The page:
Unsettling statistics surround Oklahoma's infant mortality rate.
The Oklahoma City-County Health Department reports about two infants die in central Oklahoma each week.
Local health officials hope to tackle the issue by bringing more awareness.
Canielle Preston recently shared her heartbreaking story at the OKC Infant Mortality Summit sponsored by the by the March of Dimes. Preston detailed the worst night of her life, when her infant boy Tyrese died of an undetermined cause.
"He was a healthy baby boy weighing at 7 pounds 3 ounces, and then at 8 days old, I woke up to check on my baby, and he wasn't breathing," Preston said.
Kenesha Rucker shared similar grief when doctors did an ultrasound at 34 weeks and couldn't find a heartbeat for her daughter Keyonna.
"Feb 18 at 8:58 p.m. I had her, it wasn't easy, I think about her all the time, I miss her, I love her," Rucker said.
These mothers make up the nearly 400 Oklahomans, who tragically lose infants all before their first birthday.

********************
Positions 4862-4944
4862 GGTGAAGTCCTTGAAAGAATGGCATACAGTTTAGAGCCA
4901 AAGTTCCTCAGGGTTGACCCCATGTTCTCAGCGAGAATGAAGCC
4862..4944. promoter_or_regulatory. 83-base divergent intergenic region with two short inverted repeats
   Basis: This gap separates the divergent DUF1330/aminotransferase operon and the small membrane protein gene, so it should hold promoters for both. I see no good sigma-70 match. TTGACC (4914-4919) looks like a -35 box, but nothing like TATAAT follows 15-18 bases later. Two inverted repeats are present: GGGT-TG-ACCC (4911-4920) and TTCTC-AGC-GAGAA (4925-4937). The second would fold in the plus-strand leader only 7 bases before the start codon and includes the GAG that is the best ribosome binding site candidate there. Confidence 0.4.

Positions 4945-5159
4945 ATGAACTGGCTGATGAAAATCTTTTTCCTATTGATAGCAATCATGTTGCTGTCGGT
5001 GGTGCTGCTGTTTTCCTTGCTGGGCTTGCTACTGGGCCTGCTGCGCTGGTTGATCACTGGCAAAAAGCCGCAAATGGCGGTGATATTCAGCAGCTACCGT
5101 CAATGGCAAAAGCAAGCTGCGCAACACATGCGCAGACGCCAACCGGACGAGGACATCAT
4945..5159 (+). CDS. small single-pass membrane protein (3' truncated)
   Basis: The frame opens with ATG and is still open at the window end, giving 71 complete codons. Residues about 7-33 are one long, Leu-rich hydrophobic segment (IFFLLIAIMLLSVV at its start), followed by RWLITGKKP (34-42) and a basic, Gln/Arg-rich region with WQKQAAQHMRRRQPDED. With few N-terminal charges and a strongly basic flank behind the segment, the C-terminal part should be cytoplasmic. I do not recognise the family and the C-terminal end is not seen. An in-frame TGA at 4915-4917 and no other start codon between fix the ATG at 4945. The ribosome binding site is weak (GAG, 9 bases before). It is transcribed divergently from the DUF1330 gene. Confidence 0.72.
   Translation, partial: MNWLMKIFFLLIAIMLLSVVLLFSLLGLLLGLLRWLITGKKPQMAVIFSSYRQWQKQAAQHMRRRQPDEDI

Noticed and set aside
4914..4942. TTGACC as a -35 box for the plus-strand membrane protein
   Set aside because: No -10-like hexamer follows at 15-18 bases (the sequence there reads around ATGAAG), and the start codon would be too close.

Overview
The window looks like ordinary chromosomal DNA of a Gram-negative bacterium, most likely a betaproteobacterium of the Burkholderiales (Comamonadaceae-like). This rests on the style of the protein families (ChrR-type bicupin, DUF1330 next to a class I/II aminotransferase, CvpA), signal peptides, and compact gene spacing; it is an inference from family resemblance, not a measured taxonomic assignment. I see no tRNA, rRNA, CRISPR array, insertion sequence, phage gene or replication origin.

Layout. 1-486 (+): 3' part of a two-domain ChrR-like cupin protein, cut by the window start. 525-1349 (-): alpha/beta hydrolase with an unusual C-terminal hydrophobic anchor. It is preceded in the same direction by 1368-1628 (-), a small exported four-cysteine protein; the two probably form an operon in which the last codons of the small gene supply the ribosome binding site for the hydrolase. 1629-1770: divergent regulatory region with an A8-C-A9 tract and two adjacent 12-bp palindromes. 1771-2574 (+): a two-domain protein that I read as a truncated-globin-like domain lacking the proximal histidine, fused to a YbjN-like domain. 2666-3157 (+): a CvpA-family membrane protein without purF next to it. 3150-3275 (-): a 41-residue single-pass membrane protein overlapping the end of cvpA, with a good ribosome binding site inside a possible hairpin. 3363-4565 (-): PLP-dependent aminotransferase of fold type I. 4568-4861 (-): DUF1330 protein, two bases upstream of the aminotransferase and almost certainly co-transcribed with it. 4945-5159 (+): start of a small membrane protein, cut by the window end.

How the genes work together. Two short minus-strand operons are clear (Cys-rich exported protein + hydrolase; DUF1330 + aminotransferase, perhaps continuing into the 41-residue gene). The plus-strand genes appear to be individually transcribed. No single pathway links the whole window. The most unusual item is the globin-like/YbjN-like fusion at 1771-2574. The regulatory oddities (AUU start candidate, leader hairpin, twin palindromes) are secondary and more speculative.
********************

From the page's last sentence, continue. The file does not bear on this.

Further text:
Health officials said the multiple factors include: smoking, obesity, hypertension and diabetes.
"A lot of diseases and a lot of different things actually contribute to that infant mortality rate, so we look at being healthy before your pregnant staying that way during pregnancy, making sure you have access to good healthcare," said Kelli McNeal, supervisor for the fetal and infant mortality review at the OKC-County Health Department.
McNeal said more than a fourth of all infant deaths she reviews each year are caused by an unsafe sleep environment, where there is a layover or asphyxiation.
Jennifer Albright said her baby girl Emily died while taking a nap in her bouncer.
"When we lost her, it was the hardest thing ever, it's hard because she only had 2 months 18 days with us before she left," Albright said.
Similar tragedies are dramatically decreasing each year, but still not soon enough.
Another startling statistic county health officials found was the infant mortality rate is twice as high for African American babies than Caucasian babies.
“What we really want to do is work with the African American community and find hopefully some new strategies to really make sure that we can reduce all of those numbers,” McNeal said.